Director Christine Nicholson has given us a more modern version, set in the early 20th century, with colorful costumes by Jessica Minnihan. Nine actors play all 23 roles, several playing three different roles, which is occasionally confusing, especially keeping the queens straight.
The play tells several stories, each of which occurs during a single summer night in and around the forest and palace of an imagined Athens, in which fairies play pranks on lovesick mortals, earnest youths endure comical romantic confusion, and a group of mechanics attempts to rehearse a play in secret.
King Thesius (Troy Thomas) and Hippolyta (Carolyn Howarth) are discussing plans for their upcoming nuptials. But plans are interrupted by the arrival of Egeus (Michael RJ Campbell), a nobleman asking for help in forcing his daughter Hermia (Melanie Marshall) to marry Demetrius (Brent Bianchini), the husband of his choosing, though she is in love with Lysander (Anthony Person).
To further complicate things, Hermia’s friend Helena (Elizabeth Holzman) is in love with Demetrius — setting the stage for all of the twists and turns that develop over the course of the story.
Hermia and Lysander flee Athens into the woods, intending to be married at the home of his aunt. They are followed by Demetrius, determined to win Hermia’s hand, and Helena, determined to win the hand of Demetrius.
A group of mechanics are rehearsing in the woods, under the direction of Quince (Campbell). His four actors are Nick Bottom (Matt K. Miller), the weaver, who plays Pyramus in the troupe’s production of “Pyramus and Thisbe” to be presented later for Thesius’ wedding; Bianchini as Flute, the young man who argues against appearing as the very feminine Thisbe; Person as Starveling, a stereotypical backwoodsman who would rather whittle than perform; and Holzman as Snout, the tinker, who also plays the Wall.
The play within a play is wonderfully bad and the wall is handled beautifully with flowing garments and an interesting kind of “chink.”
This is an uneven production, but the good far outweighs the less good. In the less good category is the set by Anna Katherine Mantz. A large box sits in the middle of the stage and has no real discernible practical reason for being there, other than as a perch for Puck (Jason Oler) from time to time, and makes the rest of the stage seem crowded. It does open up to allow for action to take place inside, but it seems intrusive.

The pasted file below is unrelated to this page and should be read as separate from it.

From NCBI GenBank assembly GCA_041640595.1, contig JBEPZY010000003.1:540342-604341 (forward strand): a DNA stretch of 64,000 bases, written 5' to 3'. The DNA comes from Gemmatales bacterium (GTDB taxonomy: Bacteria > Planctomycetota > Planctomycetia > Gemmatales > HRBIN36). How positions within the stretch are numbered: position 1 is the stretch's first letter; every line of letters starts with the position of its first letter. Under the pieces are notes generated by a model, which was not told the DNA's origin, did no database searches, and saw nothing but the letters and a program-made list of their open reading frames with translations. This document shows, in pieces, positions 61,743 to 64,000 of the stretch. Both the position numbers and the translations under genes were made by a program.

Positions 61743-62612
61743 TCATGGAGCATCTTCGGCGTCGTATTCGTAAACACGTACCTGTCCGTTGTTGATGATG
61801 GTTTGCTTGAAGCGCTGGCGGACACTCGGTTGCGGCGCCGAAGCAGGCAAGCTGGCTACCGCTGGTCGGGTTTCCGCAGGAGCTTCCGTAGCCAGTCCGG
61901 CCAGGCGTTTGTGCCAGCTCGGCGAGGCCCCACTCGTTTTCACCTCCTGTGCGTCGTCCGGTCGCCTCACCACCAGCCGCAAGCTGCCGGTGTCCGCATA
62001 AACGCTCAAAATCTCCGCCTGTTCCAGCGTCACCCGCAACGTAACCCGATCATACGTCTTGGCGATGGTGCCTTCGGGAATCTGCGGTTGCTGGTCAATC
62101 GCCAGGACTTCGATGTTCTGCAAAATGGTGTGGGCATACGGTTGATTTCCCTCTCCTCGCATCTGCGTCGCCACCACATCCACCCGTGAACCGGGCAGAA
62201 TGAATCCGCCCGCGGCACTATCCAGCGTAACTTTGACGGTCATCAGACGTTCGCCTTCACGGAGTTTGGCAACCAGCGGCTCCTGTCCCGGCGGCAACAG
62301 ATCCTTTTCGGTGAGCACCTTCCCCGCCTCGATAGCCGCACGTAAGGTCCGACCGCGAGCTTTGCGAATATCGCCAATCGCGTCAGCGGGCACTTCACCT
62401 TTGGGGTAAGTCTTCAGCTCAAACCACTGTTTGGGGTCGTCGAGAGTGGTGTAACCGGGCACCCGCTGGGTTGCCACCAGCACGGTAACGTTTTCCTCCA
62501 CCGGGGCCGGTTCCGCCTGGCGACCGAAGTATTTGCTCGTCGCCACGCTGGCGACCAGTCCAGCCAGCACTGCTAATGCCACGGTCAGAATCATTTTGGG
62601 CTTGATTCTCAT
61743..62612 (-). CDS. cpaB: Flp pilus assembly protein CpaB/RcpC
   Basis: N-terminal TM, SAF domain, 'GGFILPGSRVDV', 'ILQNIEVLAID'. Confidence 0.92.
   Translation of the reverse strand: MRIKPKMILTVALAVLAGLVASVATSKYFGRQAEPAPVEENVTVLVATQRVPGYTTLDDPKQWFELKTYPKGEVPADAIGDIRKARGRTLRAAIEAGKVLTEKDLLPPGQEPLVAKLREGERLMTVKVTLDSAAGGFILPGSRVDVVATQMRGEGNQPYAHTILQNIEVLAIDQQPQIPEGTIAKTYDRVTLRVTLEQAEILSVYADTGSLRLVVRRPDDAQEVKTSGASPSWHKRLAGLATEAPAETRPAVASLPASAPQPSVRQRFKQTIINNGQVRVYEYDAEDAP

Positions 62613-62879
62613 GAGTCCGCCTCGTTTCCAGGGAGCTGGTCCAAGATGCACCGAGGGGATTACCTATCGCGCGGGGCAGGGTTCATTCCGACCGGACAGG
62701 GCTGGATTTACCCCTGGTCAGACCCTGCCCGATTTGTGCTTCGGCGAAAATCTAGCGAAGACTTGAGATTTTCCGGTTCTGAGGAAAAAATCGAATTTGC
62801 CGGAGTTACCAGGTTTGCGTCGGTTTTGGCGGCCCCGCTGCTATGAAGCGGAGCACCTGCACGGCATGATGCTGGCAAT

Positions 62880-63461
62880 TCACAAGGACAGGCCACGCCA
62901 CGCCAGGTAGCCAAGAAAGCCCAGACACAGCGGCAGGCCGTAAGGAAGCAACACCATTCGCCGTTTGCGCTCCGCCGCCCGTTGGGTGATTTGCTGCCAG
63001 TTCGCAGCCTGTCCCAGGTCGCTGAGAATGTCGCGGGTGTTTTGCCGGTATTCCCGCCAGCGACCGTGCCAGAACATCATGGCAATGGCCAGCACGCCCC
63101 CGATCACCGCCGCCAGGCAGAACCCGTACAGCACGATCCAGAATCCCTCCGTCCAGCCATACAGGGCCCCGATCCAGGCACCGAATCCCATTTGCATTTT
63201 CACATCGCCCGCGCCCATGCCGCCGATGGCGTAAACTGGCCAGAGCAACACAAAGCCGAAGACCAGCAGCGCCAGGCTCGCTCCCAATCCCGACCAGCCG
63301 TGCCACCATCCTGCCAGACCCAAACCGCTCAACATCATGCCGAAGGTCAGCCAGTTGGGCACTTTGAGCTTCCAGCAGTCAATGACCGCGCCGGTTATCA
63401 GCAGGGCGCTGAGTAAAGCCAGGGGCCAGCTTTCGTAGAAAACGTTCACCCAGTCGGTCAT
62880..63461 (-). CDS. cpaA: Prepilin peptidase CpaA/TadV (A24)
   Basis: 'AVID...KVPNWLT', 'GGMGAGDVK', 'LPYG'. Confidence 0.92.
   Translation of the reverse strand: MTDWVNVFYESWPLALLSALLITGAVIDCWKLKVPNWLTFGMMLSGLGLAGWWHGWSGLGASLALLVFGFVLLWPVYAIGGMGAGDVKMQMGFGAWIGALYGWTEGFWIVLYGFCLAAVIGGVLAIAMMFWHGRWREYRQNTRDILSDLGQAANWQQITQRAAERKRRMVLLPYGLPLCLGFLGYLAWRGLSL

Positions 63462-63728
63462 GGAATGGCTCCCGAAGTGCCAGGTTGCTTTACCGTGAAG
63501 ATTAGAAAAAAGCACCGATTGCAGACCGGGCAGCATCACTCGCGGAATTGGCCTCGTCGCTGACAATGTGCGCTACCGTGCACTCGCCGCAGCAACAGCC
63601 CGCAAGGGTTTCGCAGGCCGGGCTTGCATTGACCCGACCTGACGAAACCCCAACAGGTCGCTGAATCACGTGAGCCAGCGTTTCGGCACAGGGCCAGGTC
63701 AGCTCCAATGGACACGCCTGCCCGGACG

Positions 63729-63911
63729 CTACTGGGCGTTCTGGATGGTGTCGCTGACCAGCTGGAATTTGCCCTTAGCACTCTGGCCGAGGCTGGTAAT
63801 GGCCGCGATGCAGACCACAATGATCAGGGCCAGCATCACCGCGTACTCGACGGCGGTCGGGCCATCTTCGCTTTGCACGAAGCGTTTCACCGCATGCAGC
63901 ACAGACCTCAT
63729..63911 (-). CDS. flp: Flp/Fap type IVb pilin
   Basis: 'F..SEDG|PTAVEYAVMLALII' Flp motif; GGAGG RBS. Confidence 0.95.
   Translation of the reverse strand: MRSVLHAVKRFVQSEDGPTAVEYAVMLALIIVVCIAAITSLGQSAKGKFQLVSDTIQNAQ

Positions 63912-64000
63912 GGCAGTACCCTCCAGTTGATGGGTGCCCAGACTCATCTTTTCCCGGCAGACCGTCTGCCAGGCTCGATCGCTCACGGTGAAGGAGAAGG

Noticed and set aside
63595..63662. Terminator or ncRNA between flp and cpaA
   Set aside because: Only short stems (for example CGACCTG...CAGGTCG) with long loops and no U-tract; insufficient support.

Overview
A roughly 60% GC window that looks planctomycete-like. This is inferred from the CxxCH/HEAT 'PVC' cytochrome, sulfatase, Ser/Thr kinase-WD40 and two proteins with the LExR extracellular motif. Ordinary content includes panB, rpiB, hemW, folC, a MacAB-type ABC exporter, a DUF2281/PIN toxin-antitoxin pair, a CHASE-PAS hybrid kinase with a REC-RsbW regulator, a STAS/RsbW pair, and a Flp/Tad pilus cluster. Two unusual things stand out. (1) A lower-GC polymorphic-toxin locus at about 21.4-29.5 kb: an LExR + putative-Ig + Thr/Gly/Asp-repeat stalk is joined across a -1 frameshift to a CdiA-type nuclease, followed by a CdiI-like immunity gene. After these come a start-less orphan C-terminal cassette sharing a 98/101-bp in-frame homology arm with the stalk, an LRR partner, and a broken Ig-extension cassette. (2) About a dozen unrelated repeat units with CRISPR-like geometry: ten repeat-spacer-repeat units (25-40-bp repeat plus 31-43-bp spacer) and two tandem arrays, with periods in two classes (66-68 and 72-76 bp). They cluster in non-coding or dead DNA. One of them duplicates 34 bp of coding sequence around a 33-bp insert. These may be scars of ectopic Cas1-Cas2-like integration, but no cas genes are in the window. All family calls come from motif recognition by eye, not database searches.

STC audience favorites Campbell and Miller raise any production a notch higher and this is no exception. Campbell is at his best as Quince, trying desperately to direct a production of “Pyramus and Thisbe” to be presented later to King Thesius (Thomas, who also plays Oberon, the king of the fairies).
Miller is Bottom, the egotistical would-be actor, who wants to play all the roles, because he knows that he can do each better than anybody else. (His instructions for how to play a lion are very funny.) When Puck turns him into a donkey, a simple cap-like piece is used rather than a full head mask, giving Titania the opportunity to have a lot of suggestive fun with the ears.
No program credit is given for incidental music, which occasionally blends nicely with the action on stage, but more often than not is intrusive and, during the intermission, downright annoying.
The fairies finally undo all the mischief they caused, and Puck offers amends to the other characters, and apologizes to the audience for anything that might have offended. This weak and idle theme was no more yielding than a dream.